Type of entity
Authorized form of name
Gressenhall Manor; 1189-1925; Gressenhall, Norfolk
Parallel form(s) of name
Standardized form(s) of name according to other rules
Other form(s) of name
- Gresenhall North Soken
- Gresenhall South Soken
Identifiers for corporate bodies
Dates of existence
Richard son of Richard Folyot died in possession holding of John de Warrene, Earl of Surrey and Sussex, 1344-5, heirs his sisters Marjery and Margaret [IPM 6/618]. At an inquisition taken in 1488, Hugh Hastings was found to have been in possession of the manor, holding it of the king's duchy of Lancaster. John was his son and heir [IPM H7 1/188].\r\nOwned by the L'Estrange family of Hunstanton Hall: court books record first court of Elizabeth L'Estrange in 1570. The executors of Nicholas L'Estrange hold the court in 1595. Sir Hamon L'Estrange occurs as lord 1640, 1649; Dame Anne, relict of Sir Nicholas L'Estrange, in 1656. The manor was settled on Elizabeth Calthorpe in 1721. Under her will it came to Thomas L'Estrange in 1747. After his death in 1751 it passed to Sir Henry L'Estrange and in 1783 to Sir Edward Astley who sold it to John Hill of Wells. [source; Carthew's History of Launditch (1897)].\r\nJohn Hill is named in the Inclosure Act of 1811 as 'Lord of the several manors of Gressenhall on the Part of North Soken, Gressenhall on the Part of South Soken, and Rougholme' [NRO, NRS 15668].\r\nJ.D.H. Hill, Esq., is given as lord of the manor in White's Trade Directory (1845).\r\nThe executors of J.D.H. Hill are given as lords of the manor in White's Trade Directory, 1883.\r\nThe manor was divided into North Soken and South Soken: that part later called South Soken is sometimes simply called Gressenhall in 15th century rolls [eg, NRO ING 124, 126]. By the 19th century, they are sometimes described as two separate manors, especially in rentals [NRO, MC 2381/1: MC 2056/24].\r\nThe two elements of 'North Soken' and 'South Soken'are sometimes treated almost as two manors.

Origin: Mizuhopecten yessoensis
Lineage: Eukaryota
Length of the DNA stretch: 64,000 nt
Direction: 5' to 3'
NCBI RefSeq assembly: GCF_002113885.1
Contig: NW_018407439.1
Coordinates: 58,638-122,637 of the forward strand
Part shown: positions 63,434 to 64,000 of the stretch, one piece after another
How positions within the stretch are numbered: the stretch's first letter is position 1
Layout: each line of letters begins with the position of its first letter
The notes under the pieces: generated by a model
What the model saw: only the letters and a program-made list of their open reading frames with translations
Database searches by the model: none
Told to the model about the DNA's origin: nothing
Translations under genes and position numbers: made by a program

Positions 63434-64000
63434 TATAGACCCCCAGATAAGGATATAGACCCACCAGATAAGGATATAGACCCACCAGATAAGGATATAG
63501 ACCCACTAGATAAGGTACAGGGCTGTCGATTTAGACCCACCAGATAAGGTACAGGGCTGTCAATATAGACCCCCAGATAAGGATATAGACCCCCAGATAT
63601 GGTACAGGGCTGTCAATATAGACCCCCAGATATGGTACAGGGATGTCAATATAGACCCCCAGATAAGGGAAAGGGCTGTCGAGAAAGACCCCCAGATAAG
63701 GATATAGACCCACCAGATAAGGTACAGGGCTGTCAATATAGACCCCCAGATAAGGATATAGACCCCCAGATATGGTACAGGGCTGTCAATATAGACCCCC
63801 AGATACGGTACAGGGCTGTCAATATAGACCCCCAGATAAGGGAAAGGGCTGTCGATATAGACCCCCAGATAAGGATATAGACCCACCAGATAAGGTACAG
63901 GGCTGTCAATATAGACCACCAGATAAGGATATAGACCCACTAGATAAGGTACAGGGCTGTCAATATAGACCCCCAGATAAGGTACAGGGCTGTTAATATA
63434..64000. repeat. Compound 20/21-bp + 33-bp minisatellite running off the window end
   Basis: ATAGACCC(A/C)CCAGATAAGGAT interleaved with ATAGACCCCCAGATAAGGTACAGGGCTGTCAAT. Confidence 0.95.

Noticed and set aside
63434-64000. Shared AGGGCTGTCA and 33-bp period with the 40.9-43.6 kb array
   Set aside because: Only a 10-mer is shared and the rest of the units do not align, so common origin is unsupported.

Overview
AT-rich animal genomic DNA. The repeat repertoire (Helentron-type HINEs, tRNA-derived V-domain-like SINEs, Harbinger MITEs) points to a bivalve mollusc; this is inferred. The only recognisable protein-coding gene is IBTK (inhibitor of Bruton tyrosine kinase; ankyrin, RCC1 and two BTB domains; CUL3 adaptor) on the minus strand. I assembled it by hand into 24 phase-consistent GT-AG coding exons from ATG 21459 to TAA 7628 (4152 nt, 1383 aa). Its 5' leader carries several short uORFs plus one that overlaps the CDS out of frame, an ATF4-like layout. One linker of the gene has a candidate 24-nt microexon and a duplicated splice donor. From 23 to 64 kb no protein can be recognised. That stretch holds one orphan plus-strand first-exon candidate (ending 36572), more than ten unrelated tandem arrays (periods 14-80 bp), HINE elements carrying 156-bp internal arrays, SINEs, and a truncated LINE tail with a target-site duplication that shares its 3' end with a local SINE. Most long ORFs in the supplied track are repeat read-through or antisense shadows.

Functions, occupations and activities
Mandates/sources of authority
Rentals show that North Soken extended into the parishes of Stanfield, Horningtoft, Brisley, East Bilney and Beetley, all to the north of the parish of Gressenhall. South Soken extended into the neighbouring parishes of Hoe, Scarning, Great Bittering and Great Fransham (lands of Necton feoffees only in the last).
Blomefield says that if a tenant was admitted to lands within one soke he paid a fine of 5 shillings, if the land was in both sokes he paid 10 shillings.
Access points area
Authority record identifier
Rules and/or conventions used
Level of detail
Dates of creation, revision and deletion
Created on: 22/01/2003 by Droip
F. Blomefield, 'An Essay towards a Topographical History of the County of Norfolk' (11 vols, London, 1805-1810)\r\nIPM Inquisitions Post Mortem\r\nW. White, 'History, Gazetteer, and Directory